From the PSL Soccer Desk: Rivalry Weak
- Updated: March 19, 2013
Question: What do sets of supporters, fixed to play each other during a contrived “rivalry week”, do when there’s not much of a rivalry to begin with? Simple. We make the most of it.
Here was MLS Rivalry Weak (sic) in a nutshell:
Seattle ripped into Portland supporters, reminding them that they invented everything that is great about soccer, including, but not limited to winning, artificial turf, crappy weather, and Kasey Keller’s kneecaps.
DC fans constantly reminded Red Bull supporters that the MLS Cup has spent as many winters in Coeur D’Alene, Idaho as it has Harrison New Jersey.
And Union fans reminded Revs fans that even though Ben Franklin was born in Boston, he had his best years in Philly. Also, their city hall looks like a drunk pyramid.
I will say, though, that talking to Revs supporters about this game on Twitter in a kind of, “Well, I guess we hate you then,” sort of way, reminded me how much I love the game and the people around it. It’s the sort of humor that will get you through a terrible game. And this was a terrible, terrible game.
But amidst all of that, we began talking about the other actual rivalries that were going on this weekend, and how they were mostly forged by regional hatred and past soccer/sports history. And we decided, collectively that we weren’t going to let everyone else have all the fun.
So we started talking about the I-95 Cup.
The brainchild of Sons of Ben member and uber soccer nerd Rich Ransom, the I-95 Cup has been his unofficial way of declaring a regional champion since 2011, awarded to the winner of matches between MLS’s four outposts on the Eastern Corridor. DC won it last season, and the Union managed to finish third, a small made up moral victory in an otherwise crap season.
Not satisfied with keeping this concept within the confines of his sordid mind (because anyone who is a Man U fan can’t be all right in the head), Ransom has been actively campaigning amongst the fans of the other three clubs to get the ball rolling and make this a reality. The response has been mixed. New England supporters, excited that someone is actually paying attention to them, have been really receptive. Some Red Bull supporters have been equally as keen, though a number of them have brushed it off as not being ‘organic’ and does not involve real rivalries. Ransom has not heard from DC fans, most likely because most of them are wandering around the bowels of RFK, looking for its one (AND ONLY ONE) exit out.
But let’s think about this. As much history as there is in Cascadia, you would think that a region that has three original MLS clubs and a young club that hates at least two of them with the passion of a thousand Danny Califf elbows, would generate as much hype as the competition out West. And certainly the fans, the one who drive these competitions, support them both at home and on the road (excepting the Revs, at least for now). A four-team cup / goblet / plate / gift card competition has the capability to capture the imagination of Eastern based soccer fans, and could grow into a regional tradition that could stand up to any other in world football.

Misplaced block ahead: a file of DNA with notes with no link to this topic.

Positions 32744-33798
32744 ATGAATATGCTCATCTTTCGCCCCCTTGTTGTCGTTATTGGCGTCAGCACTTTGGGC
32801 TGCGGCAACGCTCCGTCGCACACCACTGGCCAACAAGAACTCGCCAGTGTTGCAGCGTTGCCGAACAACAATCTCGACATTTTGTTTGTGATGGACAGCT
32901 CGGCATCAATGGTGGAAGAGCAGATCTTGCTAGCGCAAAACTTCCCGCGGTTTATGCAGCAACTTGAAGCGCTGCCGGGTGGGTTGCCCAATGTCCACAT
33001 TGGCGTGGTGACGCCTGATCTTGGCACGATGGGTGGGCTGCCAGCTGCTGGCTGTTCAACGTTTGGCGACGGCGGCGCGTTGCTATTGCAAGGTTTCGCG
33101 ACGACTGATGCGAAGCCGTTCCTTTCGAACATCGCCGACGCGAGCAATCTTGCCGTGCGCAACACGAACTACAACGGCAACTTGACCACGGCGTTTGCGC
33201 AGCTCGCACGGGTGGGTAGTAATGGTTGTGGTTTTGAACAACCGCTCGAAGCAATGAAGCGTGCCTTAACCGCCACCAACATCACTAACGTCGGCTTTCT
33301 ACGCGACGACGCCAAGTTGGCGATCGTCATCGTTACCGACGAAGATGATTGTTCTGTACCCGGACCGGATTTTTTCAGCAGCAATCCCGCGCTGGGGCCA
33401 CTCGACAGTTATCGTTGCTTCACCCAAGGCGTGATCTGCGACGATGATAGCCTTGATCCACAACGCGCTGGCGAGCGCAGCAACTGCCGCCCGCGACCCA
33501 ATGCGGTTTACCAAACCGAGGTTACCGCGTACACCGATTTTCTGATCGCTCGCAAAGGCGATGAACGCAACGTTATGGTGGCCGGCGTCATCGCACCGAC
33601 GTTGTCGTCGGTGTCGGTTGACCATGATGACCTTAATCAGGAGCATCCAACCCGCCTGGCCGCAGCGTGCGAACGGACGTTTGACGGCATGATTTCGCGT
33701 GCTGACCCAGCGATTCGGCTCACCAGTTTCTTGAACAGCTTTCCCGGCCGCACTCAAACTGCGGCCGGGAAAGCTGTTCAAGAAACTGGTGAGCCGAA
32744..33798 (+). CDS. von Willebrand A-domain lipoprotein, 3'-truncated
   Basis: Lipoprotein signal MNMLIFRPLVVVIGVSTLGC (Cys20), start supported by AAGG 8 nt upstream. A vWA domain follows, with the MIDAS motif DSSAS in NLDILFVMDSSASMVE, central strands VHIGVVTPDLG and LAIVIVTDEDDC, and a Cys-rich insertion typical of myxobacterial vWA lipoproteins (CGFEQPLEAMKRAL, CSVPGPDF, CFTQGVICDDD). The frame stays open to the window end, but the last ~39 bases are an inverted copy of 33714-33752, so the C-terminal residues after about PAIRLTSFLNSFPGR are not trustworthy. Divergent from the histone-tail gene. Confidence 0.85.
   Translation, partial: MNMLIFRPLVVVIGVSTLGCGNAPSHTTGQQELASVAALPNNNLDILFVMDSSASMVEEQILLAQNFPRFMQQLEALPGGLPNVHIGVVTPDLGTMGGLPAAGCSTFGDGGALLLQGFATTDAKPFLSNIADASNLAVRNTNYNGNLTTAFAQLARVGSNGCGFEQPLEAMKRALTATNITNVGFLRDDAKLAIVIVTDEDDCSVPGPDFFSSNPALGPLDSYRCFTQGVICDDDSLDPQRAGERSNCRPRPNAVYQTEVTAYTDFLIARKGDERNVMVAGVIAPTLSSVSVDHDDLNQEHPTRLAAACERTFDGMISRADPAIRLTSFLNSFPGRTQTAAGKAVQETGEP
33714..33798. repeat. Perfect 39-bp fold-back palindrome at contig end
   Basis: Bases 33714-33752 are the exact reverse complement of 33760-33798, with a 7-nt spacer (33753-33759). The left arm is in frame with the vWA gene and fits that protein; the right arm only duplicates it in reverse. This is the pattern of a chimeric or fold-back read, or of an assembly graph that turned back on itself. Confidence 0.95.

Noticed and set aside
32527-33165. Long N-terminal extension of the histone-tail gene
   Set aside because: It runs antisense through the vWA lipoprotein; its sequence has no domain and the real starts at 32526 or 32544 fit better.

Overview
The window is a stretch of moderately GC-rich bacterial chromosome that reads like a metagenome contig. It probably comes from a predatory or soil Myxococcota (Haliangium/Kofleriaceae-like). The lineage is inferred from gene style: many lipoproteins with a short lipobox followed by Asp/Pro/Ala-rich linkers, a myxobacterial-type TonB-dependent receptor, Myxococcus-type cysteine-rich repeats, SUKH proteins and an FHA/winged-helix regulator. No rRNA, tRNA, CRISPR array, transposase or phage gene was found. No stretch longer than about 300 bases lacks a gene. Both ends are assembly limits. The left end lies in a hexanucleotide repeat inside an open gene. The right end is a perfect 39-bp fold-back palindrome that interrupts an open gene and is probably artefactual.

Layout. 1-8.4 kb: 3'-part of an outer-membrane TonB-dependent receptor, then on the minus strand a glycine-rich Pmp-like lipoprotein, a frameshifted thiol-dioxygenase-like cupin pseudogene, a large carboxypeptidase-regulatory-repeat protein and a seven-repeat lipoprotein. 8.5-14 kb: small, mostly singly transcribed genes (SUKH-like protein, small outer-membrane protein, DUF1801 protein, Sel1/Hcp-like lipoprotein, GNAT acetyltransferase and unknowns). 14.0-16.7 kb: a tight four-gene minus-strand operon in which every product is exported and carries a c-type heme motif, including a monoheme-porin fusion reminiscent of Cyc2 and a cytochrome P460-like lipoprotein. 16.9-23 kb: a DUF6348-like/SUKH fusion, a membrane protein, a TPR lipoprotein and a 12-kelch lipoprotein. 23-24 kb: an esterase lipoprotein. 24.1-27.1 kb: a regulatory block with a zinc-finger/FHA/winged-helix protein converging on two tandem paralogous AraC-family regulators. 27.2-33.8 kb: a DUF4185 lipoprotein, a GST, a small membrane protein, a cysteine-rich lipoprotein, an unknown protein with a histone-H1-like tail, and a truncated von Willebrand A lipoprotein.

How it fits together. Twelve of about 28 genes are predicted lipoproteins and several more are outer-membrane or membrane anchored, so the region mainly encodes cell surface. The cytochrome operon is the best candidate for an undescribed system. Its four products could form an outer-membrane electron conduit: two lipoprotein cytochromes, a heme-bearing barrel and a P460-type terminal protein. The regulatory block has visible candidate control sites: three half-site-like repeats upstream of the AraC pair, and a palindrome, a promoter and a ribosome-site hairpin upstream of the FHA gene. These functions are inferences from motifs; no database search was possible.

It could. Eventually, but not now.
For as much as I would love to see Ransom’s concept become a reality, the Red Bull fans who objected to this were ri… they were ri… sorry, I can’t say it. I just can’t admit they are correct about anything. But they do have a point. Rivalries are mutual.
Zolo nation may hate everything about Red Bull – the team, their fans, the sugar water the team is named after – but they see us as a cute nuisance, a spritely little club that exists halfway between them and DC United. I compare Union/Red Bull to Eagles/Cowboys. We hate Dallas, we wear our shirts with Calvin peeing on the Cowboys logo with pride, but Cowboys/Redskins trumps all.
On the other side of the coin, you have Union/Revs. I don’t recall seeing a single Revolution fan at PPL this past weekend, and it’s very possible that those who were going to come didn’t because of the weather. Sure, there are some that are still mad at the Sons of Ben for heckling them at RFK in 2007 as they went down to defeat in the MLS Cup for the fourth time when we didn’t even have a team. But that was so long ago. Now, we’re just two mediocre teams who happen to play six hours apart from each other.
Rivalries are bred by results. The Union need to play better, to go to RFK and Red Bull Arena and make their presence known. New England needs to play well enough to get its fans to trek down to PPL and DC in numbers. Results like that garner attention. Attention garners electricity. And from that electricity, sparks and anticipation form, and then you have a true rivalry. And only then will everyone be on board.
But it’s still nice to dream. To dream and to hope for a time when games against DC and Red Bull are circled on the calendars of La Barra Brava and the Empire Supporters Club as rivalry matches Zac MacMath lifts the I-95 Cup™ / Goblet™ / Plate™ / Gift Card™ in front of the faithful at PPL and the hordes of traveling fans from New England, signifying regional superiority for yet another season. For the league to hype it as much as they do in Cascadia, and for supporters like Rich Ransom and others from the Eastern clubs to revel in what they have created and nurtured.
And it’s stuff like that that you just can’t manufacture.